Settlement and Possession

TLDR: Ownership will legally transfer at settlement. Possession will occur when you physically take the property, which may be after settlement if you negotiate a post-occupancy agreement with the seller.

Settlement, sometimes referred to as closing, is when you sign the paperwork that officially transfers ownership of the property. Possession is when you actually take the property, which may or may not be on the day you close. If, for example, the seller is leasing back the property until they’ve cleared out their belongings, you might not take possession until they’ve moved out.

At settlement, the process is usually fairly simple: you transfer the down payment and closing costs to the title company, sign an enormous pile of papers, and get the keys to the property. You'll need to remember to bring your ID (not to worry, we'll remind you with a checklist), and if the property will be purchased in the name of a legal entity or trust, you'll need a few additional documents to prove ownership.

A Note on Selecting a Settlement Date

Lenders are often the most significant factor in scheduling a closing date, so you should consult with them about how fast they can close before making an offer. We suggest a minimum of 30-45 days from the effective date (which is the date you actually sign the contract).

If you’re paying with cash, you can usually close in as little as 10-14 days depending on the title company’s availability.

Note: The true settlement date won't be scheduled until later

While you’ll suggest a date to close when you come to an agreement with the seller, closing isn't usually scheduled until after the big milestones are hit, such as getting approved for financing. Transactions also require the coordination of many parties: You, the seller, the title company, the notary, the lender, the inspector, the appraiser, and any contractors that may be completing repairs. Ensuring that all parties have completed the necessary steps and also have availability on the preferred day to close can be a challenge.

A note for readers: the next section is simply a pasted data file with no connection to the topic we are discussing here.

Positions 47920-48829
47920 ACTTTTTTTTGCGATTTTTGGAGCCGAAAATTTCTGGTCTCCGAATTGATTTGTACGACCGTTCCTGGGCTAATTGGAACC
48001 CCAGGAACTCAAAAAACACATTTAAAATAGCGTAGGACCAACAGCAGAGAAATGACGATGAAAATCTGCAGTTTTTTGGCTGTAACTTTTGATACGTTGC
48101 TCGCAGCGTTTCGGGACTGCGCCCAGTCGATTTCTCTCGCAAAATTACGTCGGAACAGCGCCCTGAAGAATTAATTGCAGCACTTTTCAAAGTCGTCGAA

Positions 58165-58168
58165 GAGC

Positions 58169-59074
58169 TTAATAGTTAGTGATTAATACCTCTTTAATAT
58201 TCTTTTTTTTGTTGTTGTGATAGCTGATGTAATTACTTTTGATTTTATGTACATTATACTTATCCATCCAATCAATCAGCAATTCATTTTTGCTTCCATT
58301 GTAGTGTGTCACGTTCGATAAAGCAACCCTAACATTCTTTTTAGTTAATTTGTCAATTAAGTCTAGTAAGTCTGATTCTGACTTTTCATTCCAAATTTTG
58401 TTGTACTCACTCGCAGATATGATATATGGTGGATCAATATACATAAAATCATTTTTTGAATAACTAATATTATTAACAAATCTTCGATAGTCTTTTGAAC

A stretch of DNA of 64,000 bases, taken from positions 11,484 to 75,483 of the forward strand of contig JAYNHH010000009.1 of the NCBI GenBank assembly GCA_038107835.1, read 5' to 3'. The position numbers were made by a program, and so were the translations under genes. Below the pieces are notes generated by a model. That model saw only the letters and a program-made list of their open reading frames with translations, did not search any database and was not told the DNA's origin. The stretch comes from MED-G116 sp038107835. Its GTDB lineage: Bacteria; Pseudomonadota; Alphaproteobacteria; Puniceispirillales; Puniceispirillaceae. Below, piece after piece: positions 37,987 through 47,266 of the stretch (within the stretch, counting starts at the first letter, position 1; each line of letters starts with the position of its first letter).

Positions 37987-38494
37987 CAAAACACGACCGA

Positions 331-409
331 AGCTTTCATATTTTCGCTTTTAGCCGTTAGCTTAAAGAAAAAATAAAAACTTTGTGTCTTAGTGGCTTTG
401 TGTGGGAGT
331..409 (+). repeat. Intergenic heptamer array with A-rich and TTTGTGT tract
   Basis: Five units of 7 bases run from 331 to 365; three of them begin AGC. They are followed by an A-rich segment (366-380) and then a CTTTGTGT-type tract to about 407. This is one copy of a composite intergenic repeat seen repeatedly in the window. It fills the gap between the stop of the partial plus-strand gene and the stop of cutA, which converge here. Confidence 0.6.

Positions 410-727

Where will closing happen?

In short, it depends. Some states require a "wet" signature to transfer ownership so settlement historically occurred in person at title companies. After the global COVID 19 pandemic, however, many states enabled online closings for a limited duration. Some of those altered signature requirements have been permanently extended, and with the rising popularity of online title companies, the world is your oyster.

What happens if there are delays with closing?

This depends on who or what is responsible for the delay, how long the delay is, and how impactful the delay is to the other party.

As far as financial repercussions, the title company will need to modify the amount you'll owe at closing to prorate costs such as prepaid taxes. If the closing is delayed by a few days or less, the seller can typically make do if you're obviously committed to closing on the property. If, however, there is a larger problem such as the sale of another property being significantly delayed or canceled, you may end up in breach of contract for not closing by the day you cited in the contract. If this is the case, the seller has the option to cancel the contract and continue marketing their property.

The buyer and their lender are usually the reason for the delay, but if the seller needs more time to move out their belongings after closing occurs, they may ask if you’d be open to a post-occupancy agreement, which is like a short-term rental lease for after closing.

In summary, it depends on how long the delay is and how pressed the seller is to close.